Format 1: 132 x 202 cm / 52 x 79.5 in, edition of 6 + 2 AP
Format 2: 67 x 102 cm / 26.3 in x 40.2, edition of 6 + 2 AP
Hybrid photography, archival pigment print, aludibond, diasec, custom-made wood/aluminium frame
The Arctic is warming twice as fast as the rest of the world. Almost everything in the Arctic from ice and snow to human activity is now changing so quickly that in 20-30 years nothing will be the same as it is today. With the current melting of sea ice and the collapse of Arctic glaciers, our past is also melting away while at the same time our future is being shaken. We are facing very real and immediate threats to the entire planet from climate change and collapsing ecosystems. The warming of the Arctic is causing glaciers to melt, sea levels to rise, weather catastrophes, geopolitical upheaval, species extinction, and the disappearance of cold-based cultures and traditions. By the middle of this century, the North Pole will most likely be completely ice-free during the summer months. Some countries have a great interest in such change as it means that new transit and trade routes are emerging and new access to previously inaccessible fossil resources is opening up. We must ask ourselves what if Arctic warming, thawing, melting and the other changes reflect future global environmental changes? What if the instability of the Arctic affects society as a whole and is a precursor of dramatic change: cities made uninhabitable by heat, sunken cities across the whole world, extinct species, lost cultures, massive numbers of climate refugees?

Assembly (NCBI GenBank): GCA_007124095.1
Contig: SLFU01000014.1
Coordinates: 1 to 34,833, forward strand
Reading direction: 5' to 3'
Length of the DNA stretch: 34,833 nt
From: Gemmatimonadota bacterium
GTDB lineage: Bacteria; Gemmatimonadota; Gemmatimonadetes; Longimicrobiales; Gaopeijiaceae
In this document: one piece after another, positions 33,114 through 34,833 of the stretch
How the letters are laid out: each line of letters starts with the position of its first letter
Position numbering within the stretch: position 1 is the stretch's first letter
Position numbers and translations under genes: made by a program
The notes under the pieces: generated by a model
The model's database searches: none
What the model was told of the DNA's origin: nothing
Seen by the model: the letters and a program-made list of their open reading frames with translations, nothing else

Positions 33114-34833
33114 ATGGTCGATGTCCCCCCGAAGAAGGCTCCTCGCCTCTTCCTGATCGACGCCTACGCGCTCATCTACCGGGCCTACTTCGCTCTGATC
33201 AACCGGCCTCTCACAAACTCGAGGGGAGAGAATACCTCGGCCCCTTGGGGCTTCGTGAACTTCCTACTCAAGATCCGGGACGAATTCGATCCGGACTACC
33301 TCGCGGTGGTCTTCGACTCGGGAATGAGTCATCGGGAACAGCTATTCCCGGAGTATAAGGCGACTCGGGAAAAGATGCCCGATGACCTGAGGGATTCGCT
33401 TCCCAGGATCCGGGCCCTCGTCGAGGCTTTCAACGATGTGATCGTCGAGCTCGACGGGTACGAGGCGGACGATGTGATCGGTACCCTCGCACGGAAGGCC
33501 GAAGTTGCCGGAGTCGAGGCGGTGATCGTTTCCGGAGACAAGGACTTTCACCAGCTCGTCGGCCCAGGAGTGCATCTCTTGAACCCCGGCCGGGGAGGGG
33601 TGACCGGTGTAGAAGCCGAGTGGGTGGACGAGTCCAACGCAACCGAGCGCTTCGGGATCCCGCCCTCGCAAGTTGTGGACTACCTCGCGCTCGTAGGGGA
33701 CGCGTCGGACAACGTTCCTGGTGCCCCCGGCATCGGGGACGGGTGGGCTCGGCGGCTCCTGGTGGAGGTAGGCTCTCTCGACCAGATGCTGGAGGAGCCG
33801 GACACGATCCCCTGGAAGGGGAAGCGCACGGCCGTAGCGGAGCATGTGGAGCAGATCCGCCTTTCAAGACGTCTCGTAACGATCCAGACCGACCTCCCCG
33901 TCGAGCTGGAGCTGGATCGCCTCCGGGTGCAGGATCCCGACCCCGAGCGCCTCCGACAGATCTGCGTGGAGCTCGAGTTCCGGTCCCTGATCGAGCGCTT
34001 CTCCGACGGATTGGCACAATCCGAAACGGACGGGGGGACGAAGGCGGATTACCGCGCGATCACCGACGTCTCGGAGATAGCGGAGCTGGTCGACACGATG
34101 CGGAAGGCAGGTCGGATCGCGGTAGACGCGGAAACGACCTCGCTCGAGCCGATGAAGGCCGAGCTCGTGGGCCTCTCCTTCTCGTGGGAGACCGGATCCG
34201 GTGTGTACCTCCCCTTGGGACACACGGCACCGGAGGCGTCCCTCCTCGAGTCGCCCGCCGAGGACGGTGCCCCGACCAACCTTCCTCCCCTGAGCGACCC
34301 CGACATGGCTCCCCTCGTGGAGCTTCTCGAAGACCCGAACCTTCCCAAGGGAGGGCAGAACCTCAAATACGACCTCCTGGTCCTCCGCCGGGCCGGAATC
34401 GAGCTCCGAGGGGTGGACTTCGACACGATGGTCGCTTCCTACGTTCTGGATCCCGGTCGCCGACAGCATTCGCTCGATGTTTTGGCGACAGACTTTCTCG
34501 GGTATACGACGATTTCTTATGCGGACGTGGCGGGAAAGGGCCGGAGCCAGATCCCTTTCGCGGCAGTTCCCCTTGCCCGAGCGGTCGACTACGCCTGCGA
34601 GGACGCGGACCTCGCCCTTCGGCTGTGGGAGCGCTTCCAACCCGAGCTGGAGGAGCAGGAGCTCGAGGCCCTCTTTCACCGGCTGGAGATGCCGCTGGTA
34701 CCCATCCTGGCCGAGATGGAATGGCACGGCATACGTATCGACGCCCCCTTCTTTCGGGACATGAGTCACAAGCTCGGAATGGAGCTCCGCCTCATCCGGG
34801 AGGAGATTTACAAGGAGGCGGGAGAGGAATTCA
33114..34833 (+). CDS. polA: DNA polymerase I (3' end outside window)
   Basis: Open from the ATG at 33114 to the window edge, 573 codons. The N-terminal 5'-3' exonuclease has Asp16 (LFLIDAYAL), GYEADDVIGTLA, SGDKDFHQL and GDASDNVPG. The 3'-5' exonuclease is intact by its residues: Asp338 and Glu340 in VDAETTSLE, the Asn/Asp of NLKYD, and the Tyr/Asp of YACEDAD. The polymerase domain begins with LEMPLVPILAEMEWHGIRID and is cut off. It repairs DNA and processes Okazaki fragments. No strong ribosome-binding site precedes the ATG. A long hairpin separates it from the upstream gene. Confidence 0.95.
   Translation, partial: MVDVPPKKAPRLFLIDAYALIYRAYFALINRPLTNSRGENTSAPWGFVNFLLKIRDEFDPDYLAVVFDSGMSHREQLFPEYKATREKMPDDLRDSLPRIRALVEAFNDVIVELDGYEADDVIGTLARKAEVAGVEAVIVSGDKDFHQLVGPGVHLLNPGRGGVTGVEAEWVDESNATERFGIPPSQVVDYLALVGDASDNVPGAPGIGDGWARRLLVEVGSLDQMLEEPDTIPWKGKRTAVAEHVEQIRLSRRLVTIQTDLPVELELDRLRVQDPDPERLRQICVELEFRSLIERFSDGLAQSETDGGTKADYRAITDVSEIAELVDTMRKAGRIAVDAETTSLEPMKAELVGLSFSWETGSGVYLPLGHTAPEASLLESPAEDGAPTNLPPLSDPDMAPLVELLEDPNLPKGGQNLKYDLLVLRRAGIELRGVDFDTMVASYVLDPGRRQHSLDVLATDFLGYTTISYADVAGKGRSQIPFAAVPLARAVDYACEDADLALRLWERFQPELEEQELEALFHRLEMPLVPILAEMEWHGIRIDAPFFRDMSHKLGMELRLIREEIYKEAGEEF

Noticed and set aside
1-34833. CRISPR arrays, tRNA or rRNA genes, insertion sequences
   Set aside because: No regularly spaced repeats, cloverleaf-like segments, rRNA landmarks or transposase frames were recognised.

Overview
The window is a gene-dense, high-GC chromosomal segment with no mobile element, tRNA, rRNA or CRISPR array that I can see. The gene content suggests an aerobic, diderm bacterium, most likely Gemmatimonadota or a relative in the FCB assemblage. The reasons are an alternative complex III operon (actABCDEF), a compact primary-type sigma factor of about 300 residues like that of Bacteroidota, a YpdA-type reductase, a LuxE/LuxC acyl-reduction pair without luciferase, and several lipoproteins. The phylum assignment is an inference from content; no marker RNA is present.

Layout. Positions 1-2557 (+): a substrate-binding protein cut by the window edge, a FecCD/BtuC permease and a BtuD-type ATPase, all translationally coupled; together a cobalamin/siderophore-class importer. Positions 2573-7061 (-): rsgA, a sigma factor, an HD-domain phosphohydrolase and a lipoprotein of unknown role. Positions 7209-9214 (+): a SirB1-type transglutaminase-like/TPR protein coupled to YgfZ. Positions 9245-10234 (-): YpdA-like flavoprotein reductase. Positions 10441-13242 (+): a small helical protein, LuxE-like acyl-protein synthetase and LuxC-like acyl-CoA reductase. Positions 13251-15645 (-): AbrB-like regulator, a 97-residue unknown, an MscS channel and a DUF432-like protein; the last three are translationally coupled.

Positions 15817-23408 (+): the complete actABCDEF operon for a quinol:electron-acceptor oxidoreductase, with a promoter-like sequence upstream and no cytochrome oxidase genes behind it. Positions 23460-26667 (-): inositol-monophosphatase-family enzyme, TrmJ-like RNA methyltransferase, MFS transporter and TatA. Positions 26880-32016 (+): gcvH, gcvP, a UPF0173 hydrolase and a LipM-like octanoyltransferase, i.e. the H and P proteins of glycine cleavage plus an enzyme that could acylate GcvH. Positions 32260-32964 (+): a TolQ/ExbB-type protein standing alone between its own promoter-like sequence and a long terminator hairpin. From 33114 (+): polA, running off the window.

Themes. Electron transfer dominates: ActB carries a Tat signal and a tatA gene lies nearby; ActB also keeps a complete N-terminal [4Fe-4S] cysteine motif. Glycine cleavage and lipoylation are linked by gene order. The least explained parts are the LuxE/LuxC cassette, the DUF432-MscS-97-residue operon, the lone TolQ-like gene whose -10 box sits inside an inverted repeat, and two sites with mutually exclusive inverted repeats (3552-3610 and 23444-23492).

Despite its aesthetic beauty, the artwork “arctic elegy” paints a rather threatening picture with regard to the future changes in the world caused by the consequences of climate change. We are in transit between ecotopia and dystopia. In May 2022 Michael Najjar went on an Arctic expedition to the polar pack ice and glaciers of Spitzbergen. From a dinghy he took photos of the colossal Lilliehöökbreen glacier during an Arctic snowstorm. The picture shows a state of serious instability. The huge glacier wall is in the process of collapsing, a lone small rubber dinghy with one person standing in it is in danger of being swallowed up by the falling masses and floating blocks of ice. The midnight sun bathes the scene in an unreal light. Humans seem helpless in the face of the forces they have set in motion. We know that the preservation of our planet in its present state of equilibrium depends on the ice sheets in the polar regions. Once a tipping point is passed, it is too late. To avoid triggering dangerous tipping points as the Earth’s response to the tremendous impact of humankind, we need to combine our scientific understanding of the biophysical limits of the Earth with transformative and sustainable technologies. Otherwise, we shall never reach the saving shore.